First of all, it would have been a better idea not to schedule an important meeting the first day back. Everyone would have then had a chance to settle down, to enthuse or complain about the time away, catch up on emails, and become reacquainted with work routines. Plus, Leena would have had a chance to check in with everyone.

By demonstrating active listening in an informal context, Leena could have learned about the baby causing sleepless nights, about Mary’s impending divorce, and about the highs and lows of the others’ time off. She would be seen as someone who is keenly interested in the people she works with instead of someone who always puts work first.

Leena had gained so much by her days at the beach that she didn’t consider many of her colleagues didn’t have the same opportunity to relax. By taking the time to check in with others, Leena would have appeared more humble and grateful for her good fortune.

As the meeting progressed, Leena might have seen that too many of her colleagues were too ‘off’ for much to be accomplished. She could have cut it short. Instead, she rambled on. Later, she might have acknowledged that she had made a mistake about the timing and tone of meeting.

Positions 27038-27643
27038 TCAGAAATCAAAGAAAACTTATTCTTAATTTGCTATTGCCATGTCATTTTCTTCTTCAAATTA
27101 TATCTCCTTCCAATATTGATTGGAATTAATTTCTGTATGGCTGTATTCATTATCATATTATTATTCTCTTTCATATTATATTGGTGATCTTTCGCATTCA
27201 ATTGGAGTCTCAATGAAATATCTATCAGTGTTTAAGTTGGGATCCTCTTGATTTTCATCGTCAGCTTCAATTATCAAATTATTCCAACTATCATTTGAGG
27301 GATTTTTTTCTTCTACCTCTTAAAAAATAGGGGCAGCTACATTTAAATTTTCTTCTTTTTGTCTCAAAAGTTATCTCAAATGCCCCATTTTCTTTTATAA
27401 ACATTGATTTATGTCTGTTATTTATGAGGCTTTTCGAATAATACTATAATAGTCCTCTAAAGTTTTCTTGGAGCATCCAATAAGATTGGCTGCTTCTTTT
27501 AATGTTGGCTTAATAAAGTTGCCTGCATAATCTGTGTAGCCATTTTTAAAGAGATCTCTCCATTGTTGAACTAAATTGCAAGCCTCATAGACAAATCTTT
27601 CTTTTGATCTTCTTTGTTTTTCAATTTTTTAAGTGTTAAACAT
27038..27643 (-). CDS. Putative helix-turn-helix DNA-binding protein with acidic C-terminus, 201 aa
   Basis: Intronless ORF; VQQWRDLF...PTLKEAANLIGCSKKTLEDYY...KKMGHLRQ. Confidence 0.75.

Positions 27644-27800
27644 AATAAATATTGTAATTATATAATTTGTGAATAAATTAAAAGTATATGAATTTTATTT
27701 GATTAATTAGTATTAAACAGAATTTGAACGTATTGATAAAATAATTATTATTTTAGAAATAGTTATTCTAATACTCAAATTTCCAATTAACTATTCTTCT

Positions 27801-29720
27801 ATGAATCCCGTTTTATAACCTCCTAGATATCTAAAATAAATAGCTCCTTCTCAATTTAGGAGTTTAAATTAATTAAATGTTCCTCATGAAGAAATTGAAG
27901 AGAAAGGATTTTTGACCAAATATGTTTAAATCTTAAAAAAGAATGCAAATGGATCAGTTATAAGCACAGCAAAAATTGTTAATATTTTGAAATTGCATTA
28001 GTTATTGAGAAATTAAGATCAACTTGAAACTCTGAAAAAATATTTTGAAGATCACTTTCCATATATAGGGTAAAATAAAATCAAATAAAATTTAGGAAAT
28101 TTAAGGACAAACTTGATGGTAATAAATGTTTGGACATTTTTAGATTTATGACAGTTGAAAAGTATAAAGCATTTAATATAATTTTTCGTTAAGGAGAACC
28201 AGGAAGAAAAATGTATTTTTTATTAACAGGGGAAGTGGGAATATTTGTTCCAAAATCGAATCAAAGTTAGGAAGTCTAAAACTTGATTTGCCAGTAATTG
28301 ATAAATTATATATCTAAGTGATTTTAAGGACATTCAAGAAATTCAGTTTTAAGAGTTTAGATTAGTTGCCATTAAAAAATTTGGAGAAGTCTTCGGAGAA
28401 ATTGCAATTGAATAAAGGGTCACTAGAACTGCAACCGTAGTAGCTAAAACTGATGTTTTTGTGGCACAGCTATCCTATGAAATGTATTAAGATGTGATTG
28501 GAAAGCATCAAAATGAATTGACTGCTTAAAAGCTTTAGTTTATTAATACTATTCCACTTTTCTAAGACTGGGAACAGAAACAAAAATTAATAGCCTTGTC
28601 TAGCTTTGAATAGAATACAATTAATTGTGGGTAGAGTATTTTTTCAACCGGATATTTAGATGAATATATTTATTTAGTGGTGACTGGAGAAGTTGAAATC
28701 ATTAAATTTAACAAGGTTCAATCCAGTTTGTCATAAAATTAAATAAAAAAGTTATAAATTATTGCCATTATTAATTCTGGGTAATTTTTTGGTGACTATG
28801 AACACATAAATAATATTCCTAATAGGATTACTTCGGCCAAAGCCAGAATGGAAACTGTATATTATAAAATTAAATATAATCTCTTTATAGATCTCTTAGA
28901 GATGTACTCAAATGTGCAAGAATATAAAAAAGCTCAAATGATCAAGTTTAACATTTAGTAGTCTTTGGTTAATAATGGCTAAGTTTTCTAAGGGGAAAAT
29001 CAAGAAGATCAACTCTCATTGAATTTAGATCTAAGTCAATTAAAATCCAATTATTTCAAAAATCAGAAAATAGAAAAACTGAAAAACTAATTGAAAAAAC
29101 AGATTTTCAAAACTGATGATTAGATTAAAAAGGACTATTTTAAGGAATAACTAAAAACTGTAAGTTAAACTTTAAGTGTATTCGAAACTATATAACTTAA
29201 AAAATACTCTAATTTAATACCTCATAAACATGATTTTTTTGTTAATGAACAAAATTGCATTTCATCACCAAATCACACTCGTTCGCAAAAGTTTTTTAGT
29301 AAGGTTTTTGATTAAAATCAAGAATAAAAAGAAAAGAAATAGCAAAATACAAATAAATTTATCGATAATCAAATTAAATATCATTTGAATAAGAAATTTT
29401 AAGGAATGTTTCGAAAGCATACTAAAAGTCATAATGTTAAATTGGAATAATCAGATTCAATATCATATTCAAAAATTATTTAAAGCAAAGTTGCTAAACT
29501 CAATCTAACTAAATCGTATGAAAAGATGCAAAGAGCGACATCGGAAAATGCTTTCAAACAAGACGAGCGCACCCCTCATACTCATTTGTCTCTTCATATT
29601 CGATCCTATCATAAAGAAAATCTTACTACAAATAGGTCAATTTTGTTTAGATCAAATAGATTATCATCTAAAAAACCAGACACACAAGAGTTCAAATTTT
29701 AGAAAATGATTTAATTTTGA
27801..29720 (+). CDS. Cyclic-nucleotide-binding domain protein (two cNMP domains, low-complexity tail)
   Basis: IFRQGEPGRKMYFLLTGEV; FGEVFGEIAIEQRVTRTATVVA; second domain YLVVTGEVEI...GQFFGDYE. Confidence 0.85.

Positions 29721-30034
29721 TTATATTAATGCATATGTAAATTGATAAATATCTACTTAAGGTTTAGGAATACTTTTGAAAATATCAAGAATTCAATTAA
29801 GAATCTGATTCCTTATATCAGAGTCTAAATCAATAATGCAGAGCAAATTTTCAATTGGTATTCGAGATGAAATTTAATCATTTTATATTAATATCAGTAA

Leena also found herself reacting rather than responding. Reactions may be purely emotional or ego-driven, like her expression of impatience, for example. In contrast, a response follows from the particular details of the circumstance. She could have stopped for a moment, taken stock, and decided that she was reacting inappropriately when she cut Stan off.

Mistakes like this are not insurmountable and are often easily remedied. Stan simply needed a cup of coffee! Had Leena been better attuned to his needs, she might have solved the problem for him. The others might have felt reassured by Leena’s empathy and been better able to push their issues to the side. The meeting might have turned out better.

This kind of rapport is crucial to working towards common goals. Without the sense of psychological safety and security promoted by empathetic leadership, most people don’t feel comfortable sharing ideas, something that is necessary for organisational success. In extreme cases, if this type of sharing is directly discouraged or rejected, not only are there missed opportunities, but it’s a recipe for failure.

Leaders who are aware of what’s going on with others can make the difference between ongoing success and a toxic culture where miscommunication and poor performance become normal.

Leaders who are aware of others practice the following:

  1. They are active listeners who ‘tune in’.
  2. They build trust and champion transparency.
  3. They own up to mistakes and apologise with sincerity.
  4. They make colleagues and employees feel valued.
  5. They encourage colleagues to share insights.
  6. They are authentic.
  7. They are empathetic.

A leader who is aware of others is able to see the big picture with the empathy and accessibility to connect with their people allowing them to flourish.  How effective are you at demonstrating this skill in the workplace?